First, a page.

The Quantum Labyrinth: How Richard Feynman and John Wheeler Revolutionized Time and Reality is a history book masquerading as a physics book, and I like that. I’m just as interested in the history of science as I am in science itself. As the title implies, Paul Halpern focuses on the lives of Feynman and Wheeler, protégés who individually and collectively had their fingers on the pulse of physics for much of the twentieth century. Halpern provides valuable insights into the lives of these two physicists and puts their contributions into the context of their lives and history. That being said, I do feel like this book is incredibly uneven. I received this eARC for free from NetGalley and Perseus Books in exchange for a review … apparently it has been out for a while now though….
Let’s talk some critiques first.
The Quantum Labyrinth doesn’t seem to know who its target audience is. Most physics books start from very basic principles and slowly develop more complicated principles of quantum mechanics on top of that. Halpern doesn’t; he goes hard. Halpern gets very technical in some respects, technical enough that a lay audience not as steeped in physics books as I am would be left wondering about a lot of things. At some points I was wondering if I had skipped an explanation. Just when I was convinced this book is aimed more at an undergrad physics student than anyone else, he’ll hit us with more elementary definitions of a force or a particle or a property—stuff a general audience might know—and I’ll wonder … why.
My related, and main criticism, is that this book is poorly organized and unfocused. The subtitle makes a grand claim, yet Halpern doesn’t pursue this idea of “revolutionizing time and reality” with any kind of direct arguments. He mentions how Feynman and Wheeler bandied about the idea of positrons being electrons travelling back in time (and perhaps all the same electron), yes; he mentions how Wheeler gradually comes around to studying relativity and in fact becomes a leading expert in that field, sure. But these are small details amidst a soup of other small details. Halpern chronicles the physics careers of these individuals, but not in a unified way. If Halpern were sitting in my English class working on an essay I’d remind him that everything needs to explicitly relate back to his thesis….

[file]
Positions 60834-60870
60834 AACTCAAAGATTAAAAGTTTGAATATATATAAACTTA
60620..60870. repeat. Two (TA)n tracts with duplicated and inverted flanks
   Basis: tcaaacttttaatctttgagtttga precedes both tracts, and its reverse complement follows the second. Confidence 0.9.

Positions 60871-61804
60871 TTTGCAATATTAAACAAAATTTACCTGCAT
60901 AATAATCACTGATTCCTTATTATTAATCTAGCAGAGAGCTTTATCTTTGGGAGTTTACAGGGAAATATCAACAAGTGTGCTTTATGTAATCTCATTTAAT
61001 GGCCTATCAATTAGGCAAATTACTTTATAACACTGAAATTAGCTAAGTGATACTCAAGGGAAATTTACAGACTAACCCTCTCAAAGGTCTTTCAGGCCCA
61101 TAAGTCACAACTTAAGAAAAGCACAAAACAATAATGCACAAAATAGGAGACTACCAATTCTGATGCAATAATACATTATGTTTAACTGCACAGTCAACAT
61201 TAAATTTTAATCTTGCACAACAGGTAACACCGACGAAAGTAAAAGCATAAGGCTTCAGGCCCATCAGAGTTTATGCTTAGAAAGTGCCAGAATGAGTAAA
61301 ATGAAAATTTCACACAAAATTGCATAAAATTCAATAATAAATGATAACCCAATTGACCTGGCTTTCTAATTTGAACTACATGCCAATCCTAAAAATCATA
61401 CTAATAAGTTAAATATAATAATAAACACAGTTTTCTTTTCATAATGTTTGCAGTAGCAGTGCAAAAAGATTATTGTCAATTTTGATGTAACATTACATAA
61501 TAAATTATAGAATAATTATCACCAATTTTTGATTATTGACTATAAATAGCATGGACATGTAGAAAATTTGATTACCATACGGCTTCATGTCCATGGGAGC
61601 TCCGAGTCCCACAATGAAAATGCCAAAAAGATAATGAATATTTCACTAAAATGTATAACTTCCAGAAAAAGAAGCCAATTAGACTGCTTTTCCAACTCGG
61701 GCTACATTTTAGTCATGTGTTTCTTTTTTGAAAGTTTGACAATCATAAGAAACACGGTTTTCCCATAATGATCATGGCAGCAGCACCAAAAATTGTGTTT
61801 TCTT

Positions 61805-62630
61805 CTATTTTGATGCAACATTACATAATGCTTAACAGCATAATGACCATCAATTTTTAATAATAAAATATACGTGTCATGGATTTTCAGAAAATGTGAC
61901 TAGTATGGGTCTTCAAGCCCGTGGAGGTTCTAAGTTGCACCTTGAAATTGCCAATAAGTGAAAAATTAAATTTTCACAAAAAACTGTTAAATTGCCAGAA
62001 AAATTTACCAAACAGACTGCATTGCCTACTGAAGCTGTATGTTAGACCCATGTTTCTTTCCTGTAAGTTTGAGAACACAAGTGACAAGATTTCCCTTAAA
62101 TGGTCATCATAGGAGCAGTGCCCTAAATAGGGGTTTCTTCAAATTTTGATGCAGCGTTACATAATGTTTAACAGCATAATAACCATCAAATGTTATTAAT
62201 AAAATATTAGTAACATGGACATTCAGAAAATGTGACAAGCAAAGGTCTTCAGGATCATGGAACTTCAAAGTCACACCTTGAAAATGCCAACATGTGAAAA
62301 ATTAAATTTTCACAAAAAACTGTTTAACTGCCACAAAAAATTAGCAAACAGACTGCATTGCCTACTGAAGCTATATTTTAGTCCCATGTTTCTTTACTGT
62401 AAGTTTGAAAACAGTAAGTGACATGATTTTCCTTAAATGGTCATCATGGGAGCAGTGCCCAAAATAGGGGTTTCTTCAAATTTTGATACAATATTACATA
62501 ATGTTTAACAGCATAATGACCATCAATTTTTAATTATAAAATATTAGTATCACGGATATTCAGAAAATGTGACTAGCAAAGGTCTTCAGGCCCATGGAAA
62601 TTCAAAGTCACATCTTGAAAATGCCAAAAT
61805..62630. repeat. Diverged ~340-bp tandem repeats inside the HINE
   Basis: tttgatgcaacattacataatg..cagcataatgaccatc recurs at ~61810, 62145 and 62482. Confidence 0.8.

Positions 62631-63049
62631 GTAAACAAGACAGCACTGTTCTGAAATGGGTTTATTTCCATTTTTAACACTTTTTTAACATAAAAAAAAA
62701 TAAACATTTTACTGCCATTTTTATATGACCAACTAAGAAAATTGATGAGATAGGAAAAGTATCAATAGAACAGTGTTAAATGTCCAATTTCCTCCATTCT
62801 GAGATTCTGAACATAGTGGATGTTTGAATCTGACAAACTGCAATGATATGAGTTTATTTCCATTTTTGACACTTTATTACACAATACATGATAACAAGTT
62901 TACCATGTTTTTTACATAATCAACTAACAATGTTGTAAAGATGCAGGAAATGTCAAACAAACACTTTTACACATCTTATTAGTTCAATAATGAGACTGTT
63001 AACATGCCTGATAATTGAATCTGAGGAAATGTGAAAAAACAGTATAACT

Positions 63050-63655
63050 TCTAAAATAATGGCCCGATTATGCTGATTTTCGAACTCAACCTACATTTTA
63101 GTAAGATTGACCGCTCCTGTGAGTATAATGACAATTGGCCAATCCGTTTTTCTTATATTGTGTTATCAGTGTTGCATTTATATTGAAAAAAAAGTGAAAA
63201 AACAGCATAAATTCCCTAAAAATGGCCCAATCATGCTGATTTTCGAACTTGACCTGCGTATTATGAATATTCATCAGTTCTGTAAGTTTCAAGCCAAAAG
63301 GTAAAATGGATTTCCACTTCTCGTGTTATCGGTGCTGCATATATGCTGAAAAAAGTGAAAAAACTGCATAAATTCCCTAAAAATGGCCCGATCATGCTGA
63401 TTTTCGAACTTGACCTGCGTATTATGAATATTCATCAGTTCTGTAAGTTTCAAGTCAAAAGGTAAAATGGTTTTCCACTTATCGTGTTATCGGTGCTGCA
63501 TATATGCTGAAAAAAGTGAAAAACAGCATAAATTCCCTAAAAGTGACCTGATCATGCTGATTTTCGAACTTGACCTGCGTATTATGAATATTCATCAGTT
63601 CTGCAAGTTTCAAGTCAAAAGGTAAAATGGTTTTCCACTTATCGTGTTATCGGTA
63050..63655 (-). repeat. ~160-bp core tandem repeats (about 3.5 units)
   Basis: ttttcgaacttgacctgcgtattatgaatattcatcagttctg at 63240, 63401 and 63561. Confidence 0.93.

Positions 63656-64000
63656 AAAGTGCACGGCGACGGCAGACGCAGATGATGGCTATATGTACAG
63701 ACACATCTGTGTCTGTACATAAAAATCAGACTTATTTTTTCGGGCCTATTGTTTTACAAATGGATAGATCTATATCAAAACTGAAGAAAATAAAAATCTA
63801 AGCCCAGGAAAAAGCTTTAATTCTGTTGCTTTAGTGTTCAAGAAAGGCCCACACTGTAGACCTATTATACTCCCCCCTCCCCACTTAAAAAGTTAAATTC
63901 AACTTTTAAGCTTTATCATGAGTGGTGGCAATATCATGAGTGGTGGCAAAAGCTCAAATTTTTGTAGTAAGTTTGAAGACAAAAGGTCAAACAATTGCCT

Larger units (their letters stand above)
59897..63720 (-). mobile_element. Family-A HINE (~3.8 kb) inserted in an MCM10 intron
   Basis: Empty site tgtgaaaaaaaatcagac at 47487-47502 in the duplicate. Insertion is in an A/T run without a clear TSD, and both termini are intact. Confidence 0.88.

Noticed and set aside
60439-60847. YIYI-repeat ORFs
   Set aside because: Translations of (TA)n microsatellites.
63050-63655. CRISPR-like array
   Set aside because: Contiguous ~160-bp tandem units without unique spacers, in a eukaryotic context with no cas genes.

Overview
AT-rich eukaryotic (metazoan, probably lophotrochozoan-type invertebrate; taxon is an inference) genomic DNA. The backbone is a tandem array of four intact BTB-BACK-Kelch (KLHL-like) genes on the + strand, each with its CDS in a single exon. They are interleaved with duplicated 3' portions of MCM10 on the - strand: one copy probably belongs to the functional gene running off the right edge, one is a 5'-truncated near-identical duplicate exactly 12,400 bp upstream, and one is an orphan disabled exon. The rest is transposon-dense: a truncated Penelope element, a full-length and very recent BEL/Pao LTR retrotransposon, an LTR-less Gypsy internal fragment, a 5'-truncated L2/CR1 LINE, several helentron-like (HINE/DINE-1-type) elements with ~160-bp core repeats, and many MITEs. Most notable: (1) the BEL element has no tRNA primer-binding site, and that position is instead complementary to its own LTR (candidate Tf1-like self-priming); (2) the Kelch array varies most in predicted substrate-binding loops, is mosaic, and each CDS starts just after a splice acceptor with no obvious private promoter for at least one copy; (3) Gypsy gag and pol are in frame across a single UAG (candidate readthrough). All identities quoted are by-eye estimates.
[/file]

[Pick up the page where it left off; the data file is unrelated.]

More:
But there is good here too! Halpern really does include a lot of excellent detail about the lives of these two physicists. I learned so much about these two, who until now were names or the progenitors of concepts I’ve learned about. I learned more about Feynman as a character and a personality, the way he enjoyed the drums, got into stage-acting later in his life, etc. I love hearing these details about historical figures, humanizing them, putting them into the context of their times. Scientists are only, ultimately human, after all, and it’s really important we remember that.
Similarly, this book really made me think about how the theoretical part of science is related to social networking. So much of Feynman and Wheeler’s ideas are the fruit of discussions with each other or other physicists at conferences, impromptu meetings, or chats at one another’s homes. Whether it was a university position or working together on the Manhattan Project, these physicists always influenced each other’s ideas. Whether or not Bohr or another juggernaut liked your idea had a big influence on how many others took it up. A passing comment from Einstein or someone else might give you your next epiphany. Although science has changed a lot over the past century, I think it’s still true that social networks play a role in scientific discoveries and opportunities.
The Quantum Labyrinth is genuinely interesting. If you want to learn more about Feynman or Wheeler, you certainly will do that here. I just think that it won’t be as smooth or straightforward a read as I wanted it to be, reading it during a long work week.